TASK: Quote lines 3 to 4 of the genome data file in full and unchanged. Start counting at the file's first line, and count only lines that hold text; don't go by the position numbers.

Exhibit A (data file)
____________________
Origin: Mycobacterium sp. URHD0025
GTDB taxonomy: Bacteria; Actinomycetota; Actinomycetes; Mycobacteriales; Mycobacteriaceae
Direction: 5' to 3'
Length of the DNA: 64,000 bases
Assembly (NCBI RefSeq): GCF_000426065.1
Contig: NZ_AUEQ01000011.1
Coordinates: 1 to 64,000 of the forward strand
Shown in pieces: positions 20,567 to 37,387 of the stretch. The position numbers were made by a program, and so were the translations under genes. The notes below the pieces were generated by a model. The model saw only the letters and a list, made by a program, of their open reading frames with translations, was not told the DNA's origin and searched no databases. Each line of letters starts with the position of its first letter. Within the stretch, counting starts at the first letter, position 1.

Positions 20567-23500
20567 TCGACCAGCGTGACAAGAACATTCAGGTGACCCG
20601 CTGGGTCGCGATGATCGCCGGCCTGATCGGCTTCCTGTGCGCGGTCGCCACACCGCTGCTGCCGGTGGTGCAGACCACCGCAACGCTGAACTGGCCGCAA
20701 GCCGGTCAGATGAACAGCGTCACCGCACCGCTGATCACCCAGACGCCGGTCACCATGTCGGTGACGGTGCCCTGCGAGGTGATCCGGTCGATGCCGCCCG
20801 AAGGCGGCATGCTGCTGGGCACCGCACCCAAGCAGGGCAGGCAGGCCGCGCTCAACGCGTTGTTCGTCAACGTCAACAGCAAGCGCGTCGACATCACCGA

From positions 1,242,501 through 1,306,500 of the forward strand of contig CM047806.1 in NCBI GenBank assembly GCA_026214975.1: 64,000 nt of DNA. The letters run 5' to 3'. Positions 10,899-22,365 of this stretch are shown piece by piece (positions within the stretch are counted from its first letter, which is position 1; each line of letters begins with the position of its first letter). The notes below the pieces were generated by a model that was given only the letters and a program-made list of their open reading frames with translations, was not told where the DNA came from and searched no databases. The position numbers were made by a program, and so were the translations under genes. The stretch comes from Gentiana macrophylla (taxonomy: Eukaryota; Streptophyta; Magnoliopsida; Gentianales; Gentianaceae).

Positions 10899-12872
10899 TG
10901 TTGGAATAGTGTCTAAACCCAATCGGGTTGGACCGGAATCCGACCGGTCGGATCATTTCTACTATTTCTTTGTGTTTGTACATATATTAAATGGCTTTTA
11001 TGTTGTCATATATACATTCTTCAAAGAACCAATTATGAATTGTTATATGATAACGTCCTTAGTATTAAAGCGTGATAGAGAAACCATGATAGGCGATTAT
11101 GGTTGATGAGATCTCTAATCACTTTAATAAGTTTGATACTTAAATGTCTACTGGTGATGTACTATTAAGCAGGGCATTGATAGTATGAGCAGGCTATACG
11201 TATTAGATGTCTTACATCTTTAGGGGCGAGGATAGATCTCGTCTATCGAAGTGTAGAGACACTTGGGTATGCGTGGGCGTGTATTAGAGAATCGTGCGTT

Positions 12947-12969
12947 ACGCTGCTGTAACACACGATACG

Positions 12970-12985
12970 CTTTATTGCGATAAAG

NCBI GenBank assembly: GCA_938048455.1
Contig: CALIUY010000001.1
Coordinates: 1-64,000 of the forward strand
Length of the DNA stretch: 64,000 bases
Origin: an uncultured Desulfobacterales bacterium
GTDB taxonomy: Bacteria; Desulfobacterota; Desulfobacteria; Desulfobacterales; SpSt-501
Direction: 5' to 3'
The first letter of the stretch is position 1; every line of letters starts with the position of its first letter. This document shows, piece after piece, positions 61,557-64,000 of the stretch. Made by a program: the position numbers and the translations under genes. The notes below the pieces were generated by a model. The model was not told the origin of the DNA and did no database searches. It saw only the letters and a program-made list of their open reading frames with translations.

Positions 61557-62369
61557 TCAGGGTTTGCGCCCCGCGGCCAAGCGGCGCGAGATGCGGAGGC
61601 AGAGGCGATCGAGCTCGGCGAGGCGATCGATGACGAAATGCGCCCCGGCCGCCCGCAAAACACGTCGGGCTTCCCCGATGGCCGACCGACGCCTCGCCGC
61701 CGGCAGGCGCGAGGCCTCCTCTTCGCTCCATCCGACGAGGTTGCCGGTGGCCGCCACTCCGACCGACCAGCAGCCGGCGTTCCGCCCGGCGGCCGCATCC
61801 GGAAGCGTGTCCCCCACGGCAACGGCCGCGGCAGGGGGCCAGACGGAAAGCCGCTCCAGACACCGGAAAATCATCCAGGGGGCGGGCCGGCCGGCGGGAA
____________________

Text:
Direction: 5' to 3'
Length of the DNA: 64,000 bases